18 bodies have been dug up by investigators in western Mexico after questioning nearly two dozen police officers who confessed to working with a drug cartel and led agents to a series of mass graves.
Officials said that more bodies could be found as excavation of eight graves in Michoacan state continues. Some of the bodies were gagged and showed signs of torture, and one of them was a woman, a federal prosecutors official told the AP news agency.
The discovery follows the capture of 22 police officers who, according to the official, confessed to turning two federal agents over to the New Generation drug cartel, and feeding information to the gang.
The official said the two agents were not among the bodies exhumed over the past six days.
Neither the identities of the victims nor the motive for the killings have been released, but the area in which they were located is the site of a turf war between the Knights Templar and the New Generation cartels.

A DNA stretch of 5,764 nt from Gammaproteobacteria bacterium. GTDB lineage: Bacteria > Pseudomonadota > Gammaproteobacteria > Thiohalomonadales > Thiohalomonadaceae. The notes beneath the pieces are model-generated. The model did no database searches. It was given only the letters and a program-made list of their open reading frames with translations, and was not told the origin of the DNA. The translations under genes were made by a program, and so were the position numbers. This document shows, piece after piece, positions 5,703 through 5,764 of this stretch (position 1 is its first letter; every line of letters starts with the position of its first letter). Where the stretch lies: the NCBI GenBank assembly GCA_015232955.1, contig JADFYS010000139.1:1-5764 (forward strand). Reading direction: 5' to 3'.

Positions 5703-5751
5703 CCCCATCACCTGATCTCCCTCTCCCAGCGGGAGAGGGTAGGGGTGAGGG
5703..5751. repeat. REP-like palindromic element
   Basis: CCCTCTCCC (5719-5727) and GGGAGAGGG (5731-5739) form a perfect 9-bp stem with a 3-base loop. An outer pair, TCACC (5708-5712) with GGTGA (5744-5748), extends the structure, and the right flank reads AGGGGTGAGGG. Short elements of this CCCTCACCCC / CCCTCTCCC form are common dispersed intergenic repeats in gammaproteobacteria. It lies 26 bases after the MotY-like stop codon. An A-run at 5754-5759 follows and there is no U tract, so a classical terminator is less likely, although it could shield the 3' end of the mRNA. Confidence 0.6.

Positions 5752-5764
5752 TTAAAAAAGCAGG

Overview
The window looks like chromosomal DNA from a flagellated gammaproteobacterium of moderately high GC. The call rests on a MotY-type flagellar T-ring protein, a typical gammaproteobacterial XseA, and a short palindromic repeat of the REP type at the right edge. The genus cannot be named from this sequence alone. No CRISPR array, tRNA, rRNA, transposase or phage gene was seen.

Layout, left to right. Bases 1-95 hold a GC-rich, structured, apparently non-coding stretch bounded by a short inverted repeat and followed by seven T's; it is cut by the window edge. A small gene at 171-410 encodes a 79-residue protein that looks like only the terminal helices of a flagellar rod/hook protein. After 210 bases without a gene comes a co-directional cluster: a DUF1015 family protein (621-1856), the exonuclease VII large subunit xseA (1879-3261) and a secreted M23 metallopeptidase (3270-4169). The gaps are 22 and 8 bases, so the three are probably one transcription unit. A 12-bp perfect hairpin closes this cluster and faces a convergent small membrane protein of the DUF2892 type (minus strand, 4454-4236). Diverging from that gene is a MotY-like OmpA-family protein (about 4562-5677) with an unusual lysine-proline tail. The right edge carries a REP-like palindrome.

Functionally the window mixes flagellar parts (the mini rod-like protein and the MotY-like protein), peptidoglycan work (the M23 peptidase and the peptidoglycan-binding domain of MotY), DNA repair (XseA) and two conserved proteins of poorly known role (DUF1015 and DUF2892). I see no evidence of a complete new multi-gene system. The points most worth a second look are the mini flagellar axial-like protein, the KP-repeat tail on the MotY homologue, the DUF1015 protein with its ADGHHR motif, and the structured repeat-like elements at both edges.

Locals in Michoacan have formed self-defence groups to fight the pseudo-religious Knights Templar.
Mexican President Enrique Pena Nieto says murder rates are down even as the state deals with unprecedented level of attacks.
Despite efforts to root out corruption from police departments, many officers continue to work for drug traffickers. Last week, military and federal police moved into the Michoacan port of Lazaro Cardenas, a hub for trafficking precursor chemicals used to make methamphetamine, and dismissed the entire police force.
Other areas in western and southern Mexico continue to suffer from clashes between security forces and gangs or between rival cartel members.